Do you remember what it was like when you were a newcomer to addiction recovery? If you were anything like me, you pursued recovery. You went after it, you studied it and you spent a lot of time building up your addiction recovery fundamental skills.
As time goes on, you feel a little more comfortable in your addiction recovery. You feel that you can take on some new things that aren't directly related to addiction recovery. You have begun to develop some of your life and coping skills and maybe the fire that you had in your belly when you first entered into addiction recovery has dwindled a little.
Is this a good thing or a bad thing? Is this just a way of tricking yourself into thinking you don't need to put as much work into your addiction recovery as you once did or are you now truly benefiting from all of the initial hard work that you did put into your recovery?
Oh...were you thinking I had an answer to that question? No answers here, just more questions and isn't that the way it should be? If you get to the point where you feel you know everything then what else can you learn right? I'm definitely still learning.
I can tell you this about myself, I don't go to meetings anymore. I haven't in a really, really long time. For me, I get my sharing and identifying needs met on line. At least I feel like I do. But I wonder to myself, am I letting my guard down? Am I not putting in all of the work that I should be to ensure a successful addiction recovery?
See I have the benefit of actually living with a newcomer to addiction recovery. I see on a daily basis all of the work that goes into this person's addiction recovery and I am reminded of what a struggle it is in the very beginning. I almost get to relive what it was like and it drives home the fact that I never want to go through all of that again.
There is a school of thought in the AA/NA rooms and that is that the newcomer is one of the most important people in the room. When I was the newcomer I thought that this meant that I needed the most help, that I was most likely to relapse, etc, etc. But now that I'm not the newcomer to addiction recovery anymore I can truly understand the meaning of this.
If you can remember back, there are certain stages that are very common for people who are very early in addiction recovery to go through.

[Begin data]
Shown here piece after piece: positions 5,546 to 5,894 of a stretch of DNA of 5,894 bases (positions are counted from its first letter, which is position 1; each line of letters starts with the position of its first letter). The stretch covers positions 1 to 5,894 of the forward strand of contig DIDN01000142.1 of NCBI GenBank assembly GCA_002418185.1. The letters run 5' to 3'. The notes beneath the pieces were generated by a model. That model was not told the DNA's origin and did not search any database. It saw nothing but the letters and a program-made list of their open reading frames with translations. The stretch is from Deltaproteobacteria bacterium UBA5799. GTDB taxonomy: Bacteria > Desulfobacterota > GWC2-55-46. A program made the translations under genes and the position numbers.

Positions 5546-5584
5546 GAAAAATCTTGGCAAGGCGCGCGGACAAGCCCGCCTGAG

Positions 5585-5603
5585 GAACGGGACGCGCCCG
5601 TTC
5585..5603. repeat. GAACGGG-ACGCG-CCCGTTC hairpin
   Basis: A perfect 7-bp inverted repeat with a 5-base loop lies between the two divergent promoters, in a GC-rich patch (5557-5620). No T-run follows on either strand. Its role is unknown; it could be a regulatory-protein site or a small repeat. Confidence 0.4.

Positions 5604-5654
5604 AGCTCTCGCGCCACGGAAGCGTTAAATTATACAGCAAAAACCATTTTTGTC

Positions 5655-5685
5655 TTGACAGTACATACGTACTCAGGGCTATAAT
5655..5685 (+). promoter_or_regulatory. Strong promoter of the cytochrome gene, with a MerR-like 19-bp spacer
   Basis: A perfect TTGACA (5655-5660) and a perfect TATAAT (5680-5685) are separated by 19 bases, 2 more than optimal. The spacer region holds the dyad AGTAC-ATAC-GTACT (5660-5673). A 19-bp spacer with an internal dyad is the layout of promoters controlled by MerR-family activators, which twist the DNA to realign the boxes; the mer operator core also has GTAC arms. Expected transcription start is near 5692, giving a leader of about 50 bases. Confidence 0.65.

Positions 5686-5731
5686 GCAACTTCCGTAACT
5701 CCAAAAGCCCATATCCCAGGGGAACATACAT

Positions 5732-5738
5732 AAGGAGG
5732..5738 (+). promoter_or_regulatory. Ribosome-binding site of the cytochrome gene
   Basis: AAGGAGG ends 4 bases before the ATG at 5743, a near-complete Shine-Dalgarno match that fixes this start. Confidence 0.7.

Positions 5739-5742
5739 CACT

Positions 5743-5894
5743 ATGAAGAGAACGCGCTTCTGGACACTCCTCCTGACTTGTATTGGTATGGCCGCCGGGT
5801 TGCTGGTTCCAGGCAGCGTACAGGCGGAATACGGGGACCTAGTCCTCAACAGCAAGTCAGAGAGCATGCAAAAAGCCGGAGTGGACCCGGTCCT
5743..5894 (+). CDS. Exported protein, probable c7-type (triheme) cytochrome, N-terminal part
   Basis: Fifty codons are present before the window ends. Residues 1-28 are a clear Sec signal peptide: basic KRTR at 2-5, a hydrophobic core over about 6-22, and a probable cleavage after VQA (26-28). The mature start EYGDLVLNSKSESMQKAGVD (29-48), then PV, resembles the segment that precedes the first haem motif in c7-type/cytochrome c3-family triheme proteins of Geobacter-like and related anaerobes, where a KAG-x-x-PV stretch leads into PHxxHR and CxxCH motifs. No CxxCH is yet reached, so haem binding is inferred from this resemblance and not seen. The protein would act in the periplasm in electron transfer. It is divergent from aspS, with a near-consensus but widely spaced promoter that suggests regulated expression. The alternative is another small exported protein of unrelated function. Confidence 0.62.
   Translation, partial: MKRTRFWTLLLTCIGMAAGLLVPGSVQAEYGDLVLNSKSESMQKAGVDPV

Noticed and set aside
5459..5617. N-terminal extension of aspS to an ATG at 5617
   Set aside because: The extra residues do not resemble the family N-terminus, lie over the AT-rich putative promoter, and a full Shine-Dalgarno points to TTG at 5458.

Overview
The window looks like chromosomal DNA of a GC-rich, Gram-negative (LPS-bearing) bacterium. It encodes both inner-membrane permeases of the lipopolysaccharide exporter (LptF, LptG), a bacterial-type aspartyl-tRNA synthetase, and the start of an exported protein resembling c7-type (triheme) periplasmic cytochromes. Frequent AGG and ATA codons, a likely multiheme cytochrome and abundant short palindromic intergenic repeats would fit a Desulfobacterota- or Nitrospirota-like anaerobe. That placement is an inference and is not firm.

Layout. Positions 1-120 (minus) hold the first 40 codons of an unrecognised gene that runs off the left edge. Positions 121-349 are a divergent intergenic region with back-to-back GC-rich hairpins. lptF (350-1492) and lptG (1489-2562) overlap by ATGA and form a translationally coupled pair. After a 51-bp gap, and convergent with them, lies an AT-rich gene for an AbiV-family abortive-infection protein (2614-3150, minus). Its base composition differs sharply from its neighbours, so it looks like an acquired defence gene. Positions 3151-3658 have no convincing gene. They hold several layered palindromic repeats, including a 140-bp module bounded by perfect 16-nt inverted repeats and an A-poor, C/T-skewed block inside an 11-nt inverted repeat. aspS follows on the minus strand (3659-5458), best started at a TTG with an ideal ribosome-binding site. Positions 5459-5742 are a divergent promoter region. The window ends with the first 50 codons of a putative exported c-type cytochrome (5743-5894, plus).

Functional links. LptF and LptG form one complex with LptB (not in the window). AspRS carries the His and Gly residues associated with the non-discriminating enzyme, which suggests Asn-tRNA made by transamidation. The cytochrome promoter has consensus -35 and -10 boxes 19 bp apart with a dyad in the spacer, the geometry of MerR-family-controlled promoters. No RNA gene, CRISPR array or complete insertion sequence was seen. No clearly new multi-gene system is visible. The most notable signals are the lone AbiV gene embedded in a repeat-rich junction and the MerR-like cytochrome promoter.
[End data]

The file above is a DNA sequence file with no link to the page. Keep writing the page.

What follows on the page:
You Catch Yourself Leaving The Back Door Open - even though you are putting all of this time and energy into your addiction recovery, your actual addiction can be making you do some self destructive things. You catch yourself doing things which would make it possible for you to use again in the future. If you are not completely on the look out for this type of behavior it could really screw with you later down the line. You are leaving the back door open for your addiction to sneak back in somewhere down the road. This type of behavior can be really hard to deal with because it cements the fact that you really are in an addictive thinking pattern...you may start to question if you can ever overcome this.
Walking around in a pink cloud - "Hey I can do this, no problem", "It's like I'm experiencing things for the first time"...remember? Since so many people experience this "pink cloud" stage of addiction recovery it seems like it must be some sort of defense mechanism that our brain kicks in to get us through in the beginning. But then...
Moving out of the pink and into the gray - Just when you are getting used to your life in the pink cloud...the bottom drops out and lets you fall on your ass. Things don't seem so picture perfect anymore. Again, this is so common that it seems like it are the needed steps for our brains to take to be able to deal with a new life in addiction recovery. This is the point where the real work begins. No more can you rely upon your recovery feeling great all the time. You must now want to deal with the reality of life in recovery or you just aren't going to make it through.
What do you do with yourself? - You're having a hard time thinking about how to spend your time like a "normal" person. You have spent so many years doing self destructive things with your free time that you don't have the first clue about some constructive pass times. You have to think about the old saying that "Idle hands are the devil's playground"...it's a saying for a reason. You can get yourself into some trouble if you don't have things set in place to keep you busy.
As I'm sitting here writing I am coming to the realization that my pursuit of recovery has not really slowed down, it has just changed. Because I am getting a little further along in my recovery I don't have to struggle as much not to use. I am now able to focus my attention to other areas of myself that need it.
But as AA/NA members have already discovered and as I am now discovering, it is essential that we be reminded of where it is we came from to get to the point we are at today. Identifying with newcomers to addiction recovery truly is an essential tool to my own recovery. Just as hearing others who are further along in recovery is an essential tool to the newcomer.